I knew it was love when Clint Eastwood sniffed her crotch earlier that morning and the girl didn't scream or jump out of the sand or swat the pig like some of the other girls do. She merely lay there, snout in crotch, smiling that angelic smile, like it was the most natural thing in the world, running a hand over the fuzz of Clint Eastwood's head like he was some pink and docile dog, and said, giggling, "Why hello, oh my, what a nice surprise, you're quite a beast, aren't you?"

I'd been combing the motel beachfront for trash when I looked up from my morning chore and noticed Clint Eastwood sniffing his new friend. An American: Her Budweiser bikini told me so. I apologized from a distance, called the pig over, but the girl said it was okay, it was fine, the pig could stay as long as he liked. She called me over and said I could do the same.

This is the complete text of 'Farangs', one of seven short stories collected in Sightseeing. Copyright © 2005 by Rattawut Lapcharoensap. Reprinted with permission from Grove Atlantic, Inc. All rights reserved. No part of this book maybe reproduced without written permission from the publisher.

Membership Advantages
  • Reviews
  • "Beyond the Book" backstories
  • Free books to read and review (US only)
  • Find books by time period, setting & theme
  • Read-alike suggestions by book and author
  • Book club discussions
  • and much more!
  • Just $10 for 3 months or $35 for a year
  • More about membership!

Support BookBrowse

Become a Member
and discover your next great read!

Join Today!

Book Discussion
Book Jacket
The Opposite of Everyone
by Joshilyn Jackson

"Quirky and appealing characters, an engaging story, and honest dialogue make this a great book!"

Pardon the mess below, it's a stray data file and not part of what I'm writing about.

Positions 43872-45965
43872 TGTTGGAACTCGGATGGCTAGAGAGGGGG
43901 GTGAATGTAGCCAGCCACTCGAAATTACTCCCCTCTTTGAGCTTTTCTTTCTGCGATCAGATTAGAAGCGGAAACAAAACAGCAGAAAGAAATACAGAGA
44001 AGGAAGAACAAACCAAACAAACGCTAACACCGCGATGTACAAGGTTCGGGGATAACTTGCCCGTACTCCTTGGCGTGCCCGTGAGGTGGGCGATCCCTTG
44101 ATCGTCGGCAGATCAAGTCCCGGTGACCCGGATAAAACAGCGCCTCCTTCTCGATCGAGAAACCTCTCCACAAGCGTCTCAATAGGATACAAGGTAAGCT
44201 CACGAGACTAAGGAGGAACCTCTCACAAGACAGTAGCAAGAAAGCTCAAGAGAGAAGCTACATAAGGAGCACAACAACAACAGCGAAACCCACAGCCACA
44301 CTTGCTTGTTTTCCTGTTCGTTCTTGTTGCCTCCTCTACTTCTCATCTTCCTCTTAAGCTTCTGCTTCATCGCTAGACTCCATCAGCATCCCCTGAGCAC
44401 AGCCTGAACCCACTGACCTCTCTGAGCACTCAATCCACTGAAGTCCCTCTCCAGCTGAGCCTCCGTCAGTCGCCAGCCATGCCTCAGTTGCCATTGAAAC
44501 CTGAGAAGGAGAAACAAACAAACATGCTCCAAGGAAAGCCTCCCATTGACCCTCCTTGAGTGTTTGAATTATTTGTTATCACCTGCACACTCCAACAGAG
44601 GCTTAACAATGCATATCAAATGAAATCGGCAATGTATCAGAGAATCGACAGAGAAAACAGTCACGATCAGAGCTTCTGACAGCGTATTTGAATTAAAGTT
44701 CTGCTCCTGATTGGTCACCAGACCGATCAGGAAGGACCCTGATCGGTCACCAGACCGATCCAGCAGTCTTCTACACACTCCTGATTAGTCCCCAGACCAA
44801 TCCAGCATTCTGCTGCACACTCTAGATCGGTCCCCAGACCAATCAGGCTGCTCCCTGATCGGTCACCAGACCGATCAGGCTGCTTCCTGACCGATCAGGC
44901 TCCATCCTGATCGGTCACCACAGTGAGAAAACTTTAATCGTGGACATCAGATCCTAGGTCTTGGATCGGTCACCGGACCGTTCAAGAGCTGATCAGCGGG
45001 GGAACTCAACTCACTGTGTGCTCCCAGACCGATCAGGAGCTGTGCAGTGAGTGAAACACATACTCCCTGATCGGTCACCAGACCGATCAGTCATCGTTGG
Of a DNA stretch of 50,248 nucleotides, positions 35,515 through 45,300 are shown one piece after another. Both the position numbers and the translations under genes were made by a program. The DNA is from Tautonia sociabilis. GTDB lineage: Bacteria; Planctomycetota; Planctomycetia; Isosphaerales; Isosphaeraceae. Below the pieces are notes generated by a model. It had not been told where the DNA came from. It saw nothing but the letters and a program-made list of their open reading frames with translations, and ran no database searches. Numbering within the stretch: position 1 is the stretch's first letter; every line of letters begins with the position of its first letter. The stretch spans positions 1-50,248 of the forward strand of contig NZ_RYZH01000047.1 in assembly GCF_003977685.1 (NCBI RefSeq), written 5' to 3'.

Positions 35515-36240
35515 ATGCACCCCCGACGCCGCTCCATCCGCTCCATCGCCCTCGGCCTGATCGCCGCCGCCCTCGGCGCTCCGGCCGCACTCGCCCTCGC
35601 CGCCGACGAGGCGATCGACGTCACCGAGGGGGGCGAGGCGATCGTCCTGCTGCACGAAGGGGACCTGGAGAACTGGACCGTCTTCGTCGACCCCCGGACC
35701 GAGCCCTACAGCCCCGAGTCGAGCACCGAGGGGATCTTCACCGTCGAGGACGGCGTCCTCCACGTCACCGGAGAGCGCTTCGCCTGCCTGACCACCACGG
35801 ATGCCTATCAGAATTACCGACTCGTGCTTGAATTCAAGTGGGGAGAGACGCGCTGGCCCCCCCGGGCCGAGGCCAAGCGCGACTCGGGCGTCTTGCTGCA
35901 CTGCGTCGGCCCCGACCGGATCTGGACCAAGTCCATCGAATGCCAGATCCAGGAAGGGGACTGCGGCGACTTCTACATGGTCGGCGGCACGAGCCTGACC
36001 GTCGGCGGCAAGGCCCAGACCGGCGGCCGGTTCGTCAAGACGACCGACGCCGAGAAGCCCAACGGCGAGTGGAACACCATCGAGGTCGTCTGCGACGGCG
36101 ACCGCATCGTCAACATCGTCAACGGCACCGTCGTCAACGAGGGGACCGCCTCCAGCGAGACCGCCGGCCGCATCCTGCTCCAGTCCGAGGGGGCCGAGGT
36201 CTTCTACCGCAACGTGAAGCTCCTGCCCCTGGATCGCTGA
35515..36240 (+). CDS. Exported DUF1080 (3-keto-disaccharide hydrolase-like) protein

- BookBrowse

About the book
Join the discussion!

Award Winners

  • Book Jacket: A Great Reckoning
    A Great Reckoning
    by Louise Penny
    Canadian author Louise Penny is back with her twelfth entry in the Chief Inspector Armand Gamache ...
  • Book Jacket: Homegoing
    Homegoing
    by Yaa Gyasi
    It's all very well to challenge people to be the masters of their own destiny, but when you&#...
  • Book Jacket: When Breath Becomes Air
    When Breath Becomes Air
    by Paul Kalanithi
    When Breath Becomes Air is the autobiography of Paul Kalanithi, written in the time period between ...

First Impressions

  • Book Jacket

    Victoria
    by Daisy Goodwin

    Daisy Goodwin breathes new life into Victoria's story, and does so with sensitivity, verve, and wit." - Amanda Foreman

    Read Member Reviews

Who Said...

We have to abandon the idea that schooling is something restricted to youth...

Click Here to find out who said this, as well as discovering other famous literary quotes!

Word Play

The Big Holiday Wordplay:
$400+ in Prizes

Enter Now

Books that     
entertain,
     engage

 & enlighten

Visitors can view some of BookBrowse for free. Full access is for members only.

Join Today!

Your guide toexceptional          books

BookBrowse seeks out and recommends books that we believe to be best in class. Books that will whisk you to faraway places and times, that will expand your mind and challenge you -- the kinds of books you just can't wait to tell your friends about.